## Detecting Collisions in our Game Python Tutorial

Welcome to part 20 of the intermediate Python programming tutorial series. In the previous tutorial, we covered how we can use special methods to do operator overloading, in order to write our own logic for how to handle the `+` operation. In this tutorial, we're going to cover how to actually detect that a collision has taken place.

How will we know logically when two blobs are touching? Well, we know their center (x,y) coordinates, and we know their radius. How do we calculate distances between two points on a plane? Euclidean Distance, of course! See the linked tutorial there for more information if you would like to learn more about calculating Euclidean distance, otherwise, you can rest easy knowing Numpy has your back with `np.linalg.norm`. For our purposes, the norm is the same as the Euclidean Distance. Let's say we have two blobs, `b1` and `b2`. How would we calculate the distance, and determine if they're touching? We merely need to calcuate the Euclidean distance between their two centers. Then we can add both blob radius attributes together. If the combined radius value is greater than the Euclidean distance, then we're touching! Something like:

```def is_touching(b1,b2):
if np.linalg.norm(np.array([b1.x,b1.y])-np.array([b2.x,b2.y])) < (b1.size + b2.size):
return True
else:
return False```

Note: You need to `import numpy as np` at the top of the script now. We can actually further simplify this with:

```def is_touching(b1,b2):
return np.linalg.norm(np.array([b1.x,b1.y])-np.array([b2.x,b2.y])) < (b1.size + b2.size)```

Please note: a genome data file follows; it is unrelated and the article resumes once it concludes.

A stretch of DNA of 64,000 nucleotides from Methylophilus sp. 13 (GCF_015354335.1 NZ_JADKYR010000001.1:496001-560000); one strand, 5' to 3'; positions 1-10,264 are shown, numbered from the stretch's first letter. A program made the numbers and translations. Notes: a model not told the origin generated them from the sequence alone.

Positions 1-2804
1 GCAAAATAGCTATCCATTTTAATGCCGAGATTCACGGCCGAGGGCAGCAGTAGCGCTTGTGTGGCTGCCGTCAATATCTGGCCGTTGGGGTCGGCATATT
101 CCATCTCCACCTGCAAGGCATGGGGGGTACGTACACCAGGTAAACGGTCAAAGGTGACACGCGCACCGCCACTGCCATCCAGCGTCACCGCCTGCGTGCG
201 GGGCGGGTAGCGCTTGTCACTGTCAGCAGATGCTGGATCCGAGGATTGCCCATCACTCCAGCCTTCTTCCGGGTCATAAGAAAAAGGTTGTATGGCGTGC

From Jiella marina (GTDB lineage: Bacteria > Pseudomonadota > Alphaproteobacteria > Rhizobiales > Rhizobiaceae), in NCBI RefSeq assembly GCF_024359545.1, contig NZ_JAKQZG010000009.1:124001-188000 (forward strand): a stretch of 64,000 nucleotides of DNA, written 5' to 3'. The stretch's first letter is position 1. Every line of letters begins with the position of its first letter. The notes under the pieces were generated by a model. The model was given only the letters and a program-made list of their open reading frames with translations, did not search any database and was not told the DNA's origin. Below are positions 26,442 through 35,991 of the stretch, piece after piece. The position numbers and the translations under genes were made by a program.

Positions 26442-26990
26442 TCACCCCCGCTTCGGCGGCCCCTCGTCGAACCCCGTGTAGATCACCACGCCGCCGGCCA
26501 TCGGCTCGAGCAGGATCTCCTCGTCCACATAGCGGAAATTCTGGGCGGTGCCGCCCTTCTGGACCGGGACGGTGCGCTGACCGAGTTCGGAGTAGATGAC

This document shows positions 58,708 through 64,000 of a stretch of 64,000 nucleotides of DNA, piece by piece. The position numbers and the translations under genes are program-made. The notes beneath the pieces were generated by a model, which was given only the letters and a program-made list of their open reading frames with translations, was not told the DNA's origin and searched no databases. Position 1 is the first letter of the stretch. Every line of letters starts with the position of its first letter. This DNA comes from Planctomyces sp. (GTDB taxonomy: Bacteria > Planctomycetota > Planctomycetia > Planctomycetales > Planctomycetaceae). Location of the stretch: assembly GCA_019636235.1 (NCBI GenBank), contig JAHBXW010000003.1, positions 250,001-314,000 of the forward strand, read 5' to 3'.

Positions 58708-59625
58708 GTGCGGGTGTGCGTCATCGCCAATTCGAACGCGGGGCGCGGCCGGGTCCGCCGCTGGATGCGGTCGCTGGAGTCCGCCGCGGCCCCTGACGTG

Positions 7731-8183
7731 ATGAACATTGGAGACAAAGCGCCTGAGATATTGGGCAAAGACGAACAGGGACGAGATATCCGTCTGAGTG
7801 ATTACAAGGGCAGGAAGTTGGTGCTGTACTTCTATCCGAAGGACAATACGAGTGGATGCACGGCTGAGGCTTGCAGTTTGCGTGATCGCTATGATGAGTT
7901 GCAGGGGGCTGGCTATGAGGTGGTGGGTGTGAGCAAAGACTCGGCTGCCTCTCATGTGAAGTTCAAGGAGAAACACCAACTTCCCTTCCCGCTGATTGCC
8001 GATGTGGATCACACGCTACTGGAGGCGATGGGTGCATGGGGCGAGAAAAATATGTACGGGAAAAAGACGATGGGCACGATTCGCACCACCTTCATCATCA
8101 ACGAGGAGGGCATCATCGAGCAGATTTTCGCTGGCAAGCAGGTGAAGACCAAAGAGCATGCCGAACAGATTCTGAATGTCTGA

This is one of those times when I think a function that is purely a return statement is actually useful, since the return statement is a very long, and somewhat confusing-at-a-quick-glance, line.

Okay, great, now we're checking if blobs are touching, now what? We need to check every blue blob, and see if it's touching any other blob. Let's say we're being fed a list containing the colored-blob dictionaries, called `blob_list`:

```def handle_collisions(blob_list):
blues, reds, greens = blob_list
for blue_id, blue_blob in blues.copy().items():
for other_blobs in blues, reds, greens:
for other_blob_id, other_blob in other_blobs.copy().items():
if blue_blob == other_blob:
pass
else:
if is_touching(blue_blob, other_blob):
blue_blob + other_blob
if other_blob.size <= 0:
del other_blobs[other_blob_id]
if blue_blob.size <= 0:
del blues[blue_id]

return blues, reds, greens```

Above, note that, as we iterate through the dictionaries, we are using `.copy()`. Why are we doing this? We do this because we're actually modifying the main dictionaries, and you never want to modify something while you iterate through it. All sorts of nasty things can happen, and not necessarily every time (so even if you are testing your code, you might not discover it). At the end, after we've discovered any collisions, done the `+` operation, and deleted any blobs that are of size 0 or less, we return the modified dictionaries. Now, in our `draw_environment` function, we need to add these changes:

```def draw_environment(blob_list):
game_display.fill(WHITE)
blues, reds, greens = handle_collisions(blob_list)
for blob_dict in blob_list:
for blob_id in blob_dict:
blob = blob_dict[blob_id]
pygame.draw.circle(game_display, blob.color, [blob.x, blob.y], blob.size)
blob.move()
blob.check_bounds()

pygame.display.update()
return blues, reds, greens```

Notice there here we're now actually returning something (along with also doing `blues, reds, greens = handle_collisions(blob_list)`). This is because we eventually need to pass these new, modified, dictionaries to that main `while` loop. On that note, let's modify the `main` function now:

```def main():
blue_blobs = dict(enumerate([BlueBlob(WIDTH,HEIGHT) for i in range(STARTING_BLUE_BLOBS)]))
red_blobs = dict(enumerate([RedBlob(WIDTH,HEIGHT) for i in range(STARTING_RED_BLOBS)]))
green_blobs = dict(enumerate([GreenBlob(WIDTH,HEIGHT) for i in range(STARTING_GREEN_BLOBS)]))